Atlanta Public Library

“Atlanta Public Library,” The #TUOR Project, Eric Solomon and Dave Hayward, 2021.

Site Narrative

The Central Library of the Atlanta-Fulton Public Library system is currently located at the intersection of Forsyth Street SW and Carnegie Way NW (1 Margaret Mitchell Square) in downtown Atlanta. The current structure was designed by famed architect Marcel Breuer in the Brutalist school and opened to the public in 1980. As of 2021, the Central Library is undergoing a controversial multi-million dollar renovation. A phased re-opening began May 1, 2021, and the Library officially debuted its redesign in October 2021. As Gayle Holloman, Executive Director of the Library system, told WABE, “I just love being able to sit there and look out that window. It’s just phenomenal. We were not able to do that before. And so it brings people into the library and brings the library out.”

From 1902 until 1977, the Carnegie Library building served as Atlanta’s Public Library on the site of today’s Central Library. Following renovations to the structure, it was renamed the Atlanta Public Library in 1950.

It was in the Atlanta Public Library where a September 1953 raid occurred in the men’s restroom. Twenty men were arrested for violating the state’s sodomy statutes and their names and addresses published in the AJC. All but one lost their jobs.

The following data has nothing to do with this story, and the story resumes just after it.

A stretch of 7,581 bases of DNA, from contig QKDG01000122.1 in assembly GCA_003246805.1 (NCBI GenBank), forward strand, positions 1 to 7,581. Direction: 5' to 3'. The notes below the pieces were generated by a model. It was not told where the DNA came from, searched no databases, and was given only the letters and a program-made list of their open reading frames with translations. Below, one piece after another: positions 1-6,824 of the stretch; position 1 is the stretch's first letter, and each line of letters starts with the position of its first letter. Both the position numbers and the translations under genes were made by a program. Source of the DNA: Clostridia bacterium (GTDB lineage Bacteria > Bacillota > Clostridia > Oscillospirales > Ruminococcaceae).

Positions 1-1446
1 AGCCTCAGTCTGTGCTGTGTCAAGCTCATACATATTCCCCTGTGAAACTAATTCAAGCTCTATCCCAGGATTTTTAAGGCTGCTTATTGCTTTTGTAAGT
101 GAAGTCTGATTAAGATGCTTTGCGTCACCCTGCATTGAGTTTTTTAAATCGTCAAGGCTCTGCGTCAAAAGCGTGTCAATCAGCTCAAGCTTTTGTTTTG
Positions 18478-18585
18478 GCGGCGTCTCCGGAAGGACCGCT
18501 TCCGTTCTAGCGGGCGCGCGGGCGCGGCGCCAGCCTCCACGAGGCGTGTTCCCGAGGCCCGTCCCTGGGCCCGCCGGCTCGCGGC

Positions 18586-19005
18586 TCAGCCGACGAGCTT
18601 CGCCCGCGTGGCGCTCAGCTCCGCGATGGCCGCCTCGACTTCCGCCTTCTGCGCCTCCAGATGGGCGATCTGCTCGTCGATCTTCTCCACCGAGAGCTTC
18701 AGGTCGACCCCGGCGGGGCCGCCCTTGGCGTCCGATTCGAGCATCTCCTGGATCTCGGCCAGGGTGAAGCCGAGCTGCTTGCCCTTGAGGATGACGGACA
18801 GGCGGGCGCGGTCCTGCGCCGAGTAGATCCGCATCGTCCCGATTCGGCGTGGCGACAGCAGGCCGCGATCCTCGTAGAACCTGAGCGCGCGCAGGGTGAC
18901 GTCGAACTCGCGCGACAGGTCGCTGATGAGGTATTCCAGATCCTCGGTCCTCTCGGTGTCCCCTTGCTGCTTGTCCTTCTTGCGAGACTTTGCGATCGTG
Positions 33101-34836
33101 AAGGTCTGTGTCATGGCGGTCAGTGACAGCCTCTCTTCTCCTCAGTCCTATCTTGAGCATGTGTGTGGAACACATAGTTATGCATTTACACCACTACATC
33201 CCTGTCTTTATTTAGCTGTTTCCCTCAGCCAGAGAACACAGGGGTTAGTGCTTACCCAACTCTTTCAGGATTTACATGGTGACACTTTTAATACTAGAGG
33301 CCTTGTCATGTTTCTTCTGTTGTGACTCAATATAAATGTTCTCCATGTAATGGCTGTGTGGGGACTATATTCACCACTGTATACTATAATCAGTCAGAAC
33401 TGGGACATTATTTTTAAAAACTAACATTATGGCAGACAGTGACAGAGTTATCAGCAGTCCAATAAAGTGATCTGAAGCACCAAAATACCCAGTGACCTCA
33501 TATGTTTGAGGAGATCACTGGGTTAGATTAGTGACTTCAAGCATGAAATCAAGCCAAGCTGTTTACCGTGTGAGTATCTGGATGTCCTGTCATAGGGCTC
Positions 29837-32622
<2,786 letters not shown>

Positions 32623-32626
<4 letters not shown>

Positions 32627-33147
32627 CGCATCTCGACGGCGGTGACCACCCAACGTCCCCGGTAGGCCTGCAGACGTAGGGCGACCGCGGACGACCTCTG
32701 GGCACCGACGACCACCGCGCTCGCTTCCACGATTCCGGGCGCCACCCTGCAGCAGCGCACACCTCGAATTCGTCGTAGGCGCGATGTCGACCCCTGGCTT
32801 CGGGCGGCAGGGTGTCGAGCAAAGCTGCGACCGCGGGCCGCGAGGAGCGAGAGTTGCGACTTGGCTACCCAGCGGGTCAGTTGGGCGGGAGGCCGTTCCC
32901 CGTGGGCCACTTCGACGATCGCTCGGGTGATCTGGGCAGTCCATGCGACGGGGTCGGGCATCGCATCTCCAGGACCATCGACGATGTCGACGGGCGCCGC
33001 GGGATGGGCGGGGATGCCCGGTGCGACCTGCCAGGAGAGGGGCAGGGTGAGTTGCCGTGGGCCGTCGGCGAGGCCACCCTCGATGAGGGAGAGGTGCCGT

As historian John Howard writes, “the Atlanta Public Library Perversion Case of 1953 represented just one of the innumerable police crackdowns on homosexual activity in localities throughout the nation during the 1950s” (113).


Central Library History.

Central Library Renovations Update.

Howard, John. “The Library, the Park, and the Pervert: Public Space and Homosexual Encounter in Post-World War II Atlanta.” In Carryin’ On in the Lesbian and Gay South, edited by John Howard, 107–131. New York: NYU Press, 1997.

Moffatt, Emil. “Fulton County re-opens downtown library after $50 million renovation project.” WABE, October 4, 2021.

Carnegie Library Vintage Postcard, November 1, 1926. Uploaded to Flickr by Jasperdo, September 10, 2009. CC BY-NC-ND 2.0.

“For homosexual men in Atlanta, monitoring led to persecution, and the nascent gay culture suffered setback after setback as an already public sexuality clashed with an increasingly public policing of sexuality.”

John Howard, “The Library, the Park, and the Pervert”